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Re Sidewalk Labs Scraps Smart-city Project (May 8): The withdrawal of Sidewalk Labs from Toronto’s waterfront development presents an opportunity to establish a made-in-Canada system of urban planning in the digital age.
Canadian technology is as capable as any, and its urban planning better than Google could provide. The integration of these fields of expertise would be a powerful combination. If this landmark project is accomplished, then it could have the credentials to export that expertise globally.
To me, this was no doubt Google’s aim.
A. J. Diamond Toronto
Re Days That Michael Kovrig And Michael Spavor Have Been Jailed In China: My thanks to The Globe for continuing to print a front-page reminder of how long China has illegally imprisoned Michael Kovrig and Michael Spavor. The Globe should keep reminding Canadians for as long as it takes to get the two Michaels home.
Ken Davis Markham, Ont.
Re Making Google And Facebook Pay Won’t Mend The Newspaper Industry’s Ills (May 6): Twitter, that repository for all human pathology, has journalists “live tweeting” news, effectively giving their work away in real time. Who needs a subscription when one can follow a journalist on social media for free?
Perhaps what’s needed is for news organizations to walk away, en masse, from social media, thereby increasing the value of what they produce. Readers would once again find information directly from, say, The Globe’s website or, perish the thought, have a newspaper delivered every morning.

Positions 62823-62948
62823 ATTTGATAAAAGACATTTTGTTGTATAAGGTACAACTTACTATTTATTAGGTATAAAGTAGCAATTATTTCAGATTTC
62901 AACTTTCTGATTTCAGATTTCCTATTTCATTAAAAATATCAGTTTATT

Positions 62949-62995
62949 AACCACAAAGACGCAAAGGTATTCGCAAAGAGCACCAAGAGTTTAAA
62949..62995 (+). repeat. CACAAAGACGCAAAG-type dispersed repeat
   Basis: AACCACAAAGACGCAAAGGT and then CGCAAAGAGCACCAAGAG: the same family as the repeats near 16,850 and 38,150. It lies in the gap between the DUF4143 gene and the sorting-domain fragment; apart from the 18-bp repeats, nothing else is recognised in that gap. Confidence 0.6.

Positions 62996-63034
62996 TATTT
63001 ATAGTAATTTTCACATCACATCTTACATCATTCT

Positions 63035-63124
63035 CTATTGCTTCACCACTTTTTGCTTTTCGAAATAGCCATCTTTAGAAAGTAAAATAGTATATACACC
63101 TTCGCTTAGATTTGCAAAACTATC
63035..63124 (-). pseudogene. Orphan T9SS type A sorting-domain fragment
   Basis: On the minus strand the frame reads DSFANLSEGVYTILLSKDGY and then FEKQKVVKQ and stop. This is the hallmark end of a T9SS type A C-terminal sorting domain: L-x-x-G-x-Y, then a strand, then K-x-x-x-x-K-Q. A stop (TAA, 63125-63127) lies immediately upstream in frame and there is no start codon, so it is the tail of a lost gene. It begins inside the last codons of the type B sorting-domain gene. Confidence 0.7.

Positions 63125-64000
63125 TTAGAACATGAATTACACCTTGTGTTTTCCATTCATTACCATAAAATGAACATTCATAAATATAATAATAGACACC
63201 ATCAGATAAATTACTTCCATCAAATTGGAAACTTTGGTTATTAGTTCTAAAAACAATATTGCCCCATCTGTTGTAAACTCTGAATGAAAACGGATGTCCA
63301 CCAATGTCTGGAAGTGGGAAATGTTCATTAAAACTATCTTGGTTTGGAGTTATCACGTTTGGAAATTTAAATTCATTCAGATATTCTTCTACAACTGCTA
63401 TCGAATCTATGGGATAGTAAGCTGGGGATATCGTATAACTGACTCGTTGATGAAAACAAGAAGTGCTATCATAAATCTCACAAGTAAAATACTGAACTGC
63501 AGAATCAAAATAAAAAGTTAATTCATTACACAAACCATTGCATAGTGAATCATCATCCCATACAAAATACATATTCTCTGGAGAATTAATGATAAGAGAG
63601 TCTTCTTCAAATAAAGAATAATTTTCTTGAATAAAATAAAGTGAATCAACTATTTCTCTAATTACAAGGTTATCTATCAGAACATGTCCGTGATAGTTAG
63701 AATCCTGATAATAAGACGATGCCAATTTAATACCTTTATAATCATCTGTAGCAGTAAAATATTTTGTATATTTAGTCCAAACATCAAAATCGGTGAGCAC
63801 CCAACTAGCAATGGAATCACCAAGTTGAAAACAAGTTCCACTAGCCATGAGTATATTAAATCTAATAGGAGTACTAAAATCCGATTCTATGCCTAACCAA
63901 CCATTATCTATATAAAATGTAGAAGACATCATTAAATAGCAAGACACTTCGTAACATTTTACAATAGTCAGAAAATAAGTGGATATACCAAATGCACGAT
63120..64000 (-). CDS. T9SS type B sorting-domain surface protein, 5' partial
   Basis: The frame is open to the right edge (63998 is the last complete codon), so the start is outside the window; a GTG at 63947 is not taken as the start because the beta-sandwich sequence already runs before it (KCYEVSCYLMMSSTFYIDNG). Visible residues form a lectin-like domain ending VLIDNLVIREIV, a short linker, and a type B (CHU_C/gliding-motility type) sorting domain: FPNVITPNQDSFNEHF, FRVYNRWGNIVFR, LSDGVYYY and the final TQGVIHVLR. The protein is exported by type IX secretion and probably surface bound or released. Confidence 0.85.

The music industry, for one, has always vigorously defended its property. The news business should be able to do the same.
David Roy Toronto
I remember back in the days before Facebook and Google, the internet was a technological toddler, linked via an agonizingly slow dial-up modem (yes, I’m a geezer). That’s when the term “content provider” emerged, and much of that content was provided by newspapers. But they made a terrible mistake: They gave their content away. Anyone, anywhere could read The Globe and Mail – for free.
It’s different now. I subscribe to online access for three newspapers in North America, one in Britain plus a number of independent sites. It’s way less than my outrageous cable bill, and it’s fair. But a generation of internet users has grown used to free content and, unless it’s the New York Times (or The Globe), publishers aren’t having enormous success with paywalls.
It may be too late for newspapers – it already is for many – but that’s one wall that should go up and stay up.
Doug Rushton North Vancouver
Re It’s A ‘She-cession.' Governments Must Put Women First During The Recovery (Report on Business, May 2): It is frustrating to hear that pay-equity legislation in Canada has been indefinitely stalled. How long should women wait? I find this reticence reflected in the lack of women’s representation on boards of publicly traded companies.
I have found a way to stop myself from screaming in frustration. I am an investor, as many women are. When it’s time to vote for a board of directors, I scan the list of potential candidates. If I see no names of women, I vote against all the candidates. If I see the name of one or more women, I vote for them.